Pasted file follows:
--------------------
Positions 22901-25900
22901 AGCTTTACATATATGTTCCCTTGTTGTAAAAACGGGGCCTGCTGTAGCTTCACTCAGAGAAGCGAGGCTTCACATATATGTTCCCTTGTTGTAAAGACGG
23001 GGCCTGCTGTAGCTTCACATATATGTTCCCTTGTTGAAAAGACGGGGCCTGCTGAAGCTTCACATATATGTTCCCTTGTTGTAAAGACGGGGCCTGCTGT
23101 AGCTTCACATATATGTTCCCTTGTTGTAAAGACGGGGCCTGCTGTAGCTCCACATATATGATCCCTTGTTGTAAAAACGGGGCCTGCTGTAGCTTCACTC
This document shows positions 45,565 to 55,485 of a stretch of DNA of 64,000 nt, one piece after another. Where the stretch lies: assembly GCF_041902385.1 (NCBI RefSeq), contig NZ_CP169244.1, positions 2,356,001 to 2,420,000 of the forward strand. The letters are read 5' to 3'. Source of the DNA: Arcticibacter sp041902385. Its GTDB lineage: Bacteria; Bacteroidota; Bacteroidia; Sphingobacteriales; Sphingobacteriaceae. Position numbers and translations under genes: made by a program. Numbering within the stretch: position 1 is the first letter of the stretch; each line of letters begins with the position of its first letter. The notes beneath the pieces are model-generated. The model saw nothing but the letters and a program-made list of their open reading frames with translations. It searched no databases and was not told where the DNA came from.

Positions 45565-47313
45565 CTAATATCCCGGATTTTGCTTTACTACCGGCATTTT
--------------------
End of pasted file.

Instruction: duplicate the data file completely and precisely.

Positions 22901-25900
22901 AGCTTTACATATATGTTCCCTTGTTGTAAAAACGGGGCCTGCTGTAGCTTCACTCAGAGAAGCGAGGCTTCACATATATGTTCCCTTGTTGTAAAGACGG
23001 GGCCTGCTGTAGCTTCACATATATGTTCCCTTGTTGAAAAGACGGGGCCTGCTGAAGCTTCACATATATGTTCCCTTGTTGTAAAGACGGGGCCTGCTGT
23101 AGCTTCACATATATGTTCCCTTGTTGTAAAGACGGGGCCTGCTGTAGCTCCACATATATGATCCCTTGTTGTAAAAACGGGGCCTGCTGTAGCTTCACTC
This document shows positions 45,565 to 55,485 of a stretch of DNA of 64,000 nt, one piece after another. Where the stretch lies: assembly GCF_041902385.1 (NCBI RefSeq), contig NZ_CP169244.1, positions 2,356,001 to 2,420,000 of the forward strand. The letters are read 5' to 3'. Source of the DNA: Arcticibacter sp041902385. Its GTDB lineage: Bacteria; Bacteroidota; Bacteroidia; Sphingobacteriales; Sphingobacteriaceae. Position numbers and translations under genes: made by a program. Numbering within the stretch: position 1 is the first letter of the stretch; each line of letters begins with the position of its first letter. The notes beneath the pieces are model-generated. The model saw nothing but the letters and a program-made list of their open reading frames with translations. It searched no databases and was not told where the DNA came from.

Positions 45565-47313
45565 CTAATATCCCGGATTTTGCTTTACTACCGGCATTTT